Colombo Telegraph

Nelson Mandela 1918-2013: To honour Mandela Is To Learn From His Example

By Rajan Philips

Rajan Philips

One of the most inspiring moments in our life time was watching Nelson Mandela walk out of prison on 11 February, 1990.  He looked tall and determined, defiant yet kind.  He looked taller than his 6’1” height, even though the twenty seven years in harsh prison conditions had shrunken his massive 200+ lb frame that he took to the prison.  On Thursday, 5 December 2013, Nelson Mandela passed away quietly in his Johannesburg home after keeping an anxious nation awake for several months.  The world that watched him walk out of prison 23 years ago is now ready to watch his last journey through the land that he liberated from apartheid.  “What would be his legacy?” – his longtime friend, anti-apartheid activist and Nobel laureate for literature, Nadine Gordimer, was once asked.  “It depends on what we make of it”, was her response.  The world could make a lot of it.  Even Sri Lankan leaders could benefit hugely from Mandela’s legacy.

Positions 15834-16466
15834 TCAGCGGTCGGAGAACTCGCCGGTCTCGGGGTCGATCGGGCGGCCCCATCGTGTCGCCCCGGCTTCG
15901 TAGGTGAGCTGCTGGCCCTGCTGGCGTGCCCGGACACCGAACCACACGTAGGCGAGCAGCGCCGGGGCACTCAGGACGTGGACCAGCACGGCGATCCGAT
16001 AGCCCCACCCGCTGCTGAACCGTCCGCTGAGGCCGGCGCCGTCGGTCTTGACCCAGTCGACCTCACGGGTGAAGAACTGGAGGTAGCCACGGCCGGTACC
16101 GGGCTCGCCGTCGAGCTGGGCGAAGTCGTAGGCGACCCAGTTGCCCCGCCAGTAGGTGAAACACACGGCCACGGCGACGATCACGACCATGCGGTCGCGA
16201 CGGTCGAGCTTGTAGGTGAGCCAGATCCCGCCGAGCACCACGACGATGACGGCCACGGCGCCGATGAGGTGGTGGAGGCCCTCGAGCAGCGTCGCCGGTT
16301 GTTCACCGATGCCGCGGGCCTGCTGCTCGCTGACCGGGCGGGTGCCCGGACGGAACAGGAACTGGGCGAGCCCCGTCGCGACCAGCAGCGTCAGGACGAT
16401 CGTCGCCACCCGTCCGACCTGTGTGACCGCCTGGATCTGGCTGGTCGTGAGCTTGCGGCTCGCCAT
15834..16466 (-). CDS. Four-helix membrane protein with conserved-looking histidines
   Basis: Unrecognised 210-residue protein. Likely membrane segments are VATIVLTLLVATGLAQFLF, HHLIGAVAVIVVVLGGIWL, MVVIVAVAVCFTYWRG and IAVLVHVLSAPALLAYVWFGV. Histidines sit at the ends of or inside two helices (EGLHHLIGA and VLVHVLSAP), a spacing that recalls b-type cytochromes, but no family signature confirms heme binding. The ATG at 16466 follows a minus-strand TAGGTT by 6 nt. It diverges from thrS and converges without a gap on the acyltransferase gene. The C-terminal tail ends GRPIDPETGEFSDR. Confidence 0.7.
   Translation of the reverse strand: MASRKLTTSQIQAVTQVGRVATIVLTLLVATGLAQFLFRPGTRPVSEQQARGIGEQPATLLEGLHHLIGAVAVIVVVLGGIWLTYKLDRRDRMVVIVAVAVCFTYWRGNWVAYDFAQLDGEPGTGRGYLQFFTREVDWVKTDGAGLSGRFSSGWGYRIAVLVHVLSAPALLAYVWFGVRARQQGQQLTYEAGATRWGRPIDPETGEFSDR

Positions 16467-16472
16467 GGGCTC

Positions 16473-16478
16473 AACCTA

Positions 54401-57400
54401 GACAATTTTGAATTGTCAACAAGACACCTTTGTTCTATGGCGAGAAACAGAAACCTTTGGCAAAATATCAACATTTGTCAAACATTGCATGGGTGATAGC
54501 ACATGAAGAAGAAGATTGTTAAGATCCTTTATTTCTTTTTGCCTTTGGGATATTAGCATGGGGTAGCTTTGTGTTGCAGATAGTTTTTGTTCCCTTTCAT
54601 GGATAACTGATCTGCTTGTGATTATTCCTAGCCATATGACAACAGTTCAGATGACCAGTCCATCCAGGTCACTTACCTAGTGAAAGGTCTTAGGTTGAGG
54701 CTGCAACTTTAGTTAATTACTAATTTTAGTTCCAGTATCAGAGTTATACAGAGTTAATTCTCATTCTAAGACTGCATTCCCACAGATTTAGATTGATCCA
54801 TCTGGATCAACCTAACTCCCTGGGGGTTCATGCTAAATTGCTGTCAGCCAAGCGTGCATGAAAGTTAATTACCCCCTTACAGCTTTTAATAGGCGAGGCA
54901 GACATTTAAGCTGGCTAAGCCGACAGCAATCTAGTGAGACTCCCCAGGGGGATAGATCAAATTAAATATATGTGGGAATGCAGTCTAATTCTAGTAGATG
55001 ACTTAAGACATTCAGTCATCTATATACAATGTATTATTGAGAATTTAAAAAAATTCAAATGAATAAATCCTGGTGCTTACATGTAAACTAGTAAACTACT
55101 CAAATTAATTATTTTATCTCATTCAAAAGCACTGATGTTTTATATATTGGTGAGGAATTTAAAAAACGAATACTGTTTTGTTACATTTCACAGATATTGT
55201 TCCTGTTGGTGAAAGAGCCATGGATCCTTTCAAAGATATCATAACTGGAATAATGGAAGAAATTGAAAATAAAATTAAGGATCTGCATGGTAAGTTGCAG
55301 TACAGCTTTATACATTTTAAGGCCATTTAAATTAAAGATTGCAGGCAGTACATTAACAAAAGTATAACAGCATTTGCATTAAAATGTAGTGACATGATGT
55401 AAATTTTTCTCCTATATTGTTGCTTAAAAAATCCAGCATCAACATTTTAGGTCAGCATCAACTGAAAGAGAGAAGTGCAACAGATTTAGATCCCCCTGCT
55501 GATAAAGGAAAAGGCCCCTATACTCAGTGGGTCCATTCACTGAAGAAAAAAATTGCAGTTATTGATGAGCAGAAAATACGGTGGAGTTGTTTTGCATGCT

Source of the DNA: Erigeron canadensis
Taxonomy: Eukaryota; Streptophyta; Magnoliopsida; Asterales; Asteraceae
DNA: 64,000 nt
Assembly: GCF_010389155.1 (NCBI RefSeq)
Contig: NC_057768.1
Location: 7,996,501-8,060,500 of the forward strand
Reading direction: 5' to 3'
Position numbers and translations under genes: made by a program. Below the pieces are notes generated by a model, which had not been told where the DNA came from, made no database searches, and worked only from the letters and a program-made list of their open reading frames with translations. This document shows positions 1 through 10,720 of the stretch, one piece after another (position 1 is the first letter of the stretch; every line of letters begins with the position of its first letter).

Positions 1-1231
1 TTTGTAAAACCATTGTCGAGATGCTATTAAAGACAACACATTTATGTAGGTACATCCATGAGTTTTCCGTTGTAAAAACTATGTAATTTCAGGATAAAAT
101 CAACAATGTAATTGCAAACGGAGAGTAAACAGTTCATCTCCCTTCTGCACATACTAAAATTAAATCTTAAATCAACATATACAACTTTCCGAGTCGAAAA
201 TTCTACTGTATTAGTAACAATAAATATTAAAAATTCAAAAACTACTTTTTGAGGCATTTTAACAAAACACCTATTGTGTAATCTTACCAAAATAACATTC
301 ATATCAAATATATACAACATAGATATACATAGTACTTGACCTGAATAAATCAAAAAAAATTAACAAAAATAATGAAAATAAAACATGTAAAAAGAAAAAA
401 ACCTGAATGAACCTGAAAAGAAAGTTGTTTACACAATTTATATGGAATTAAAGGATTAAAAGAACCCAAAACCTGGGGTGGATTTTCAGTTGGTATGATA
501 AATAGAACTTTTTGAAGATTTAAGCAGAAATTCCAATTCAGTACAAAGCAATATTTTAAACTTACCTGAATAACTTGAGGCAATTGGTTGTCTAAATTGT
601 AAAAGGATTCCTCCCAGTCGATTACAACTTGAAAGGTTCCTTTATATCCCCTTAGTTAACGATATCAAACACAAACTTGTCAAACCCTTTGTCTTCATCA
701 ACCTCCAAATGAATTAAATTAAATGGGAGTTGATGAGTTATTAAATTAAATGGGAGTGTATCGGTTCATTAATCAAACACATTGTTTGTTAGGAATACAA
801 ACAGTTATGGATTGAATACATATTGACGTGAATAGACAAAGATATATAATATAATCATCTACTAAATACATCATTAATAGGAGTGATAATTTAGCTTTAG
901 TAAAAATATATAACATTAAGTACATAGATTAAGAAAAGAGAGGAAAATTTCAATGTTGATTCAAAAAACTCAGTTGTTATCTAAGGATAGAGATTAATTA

As a prisoner, Mandela became the icon in the world’s final fight against political racism.  In South Africa, the site of that struggle, Mandela mediated the transition from apartheid to freedom.  Today, he is revered by everyone and everywhere.  But for the greater part of his political life as a leading member of the African National Congress, he was reviled by powerful forces in and out of South Africa.  Never before, or after, has the international community – governments as well as civil societies – become so involved as it did in the 1980s movement to free Mandela from prison and apartheid in South Africa.  The modern NGOs emerged and made their mark on the world stage through the anti-apartheid struggle.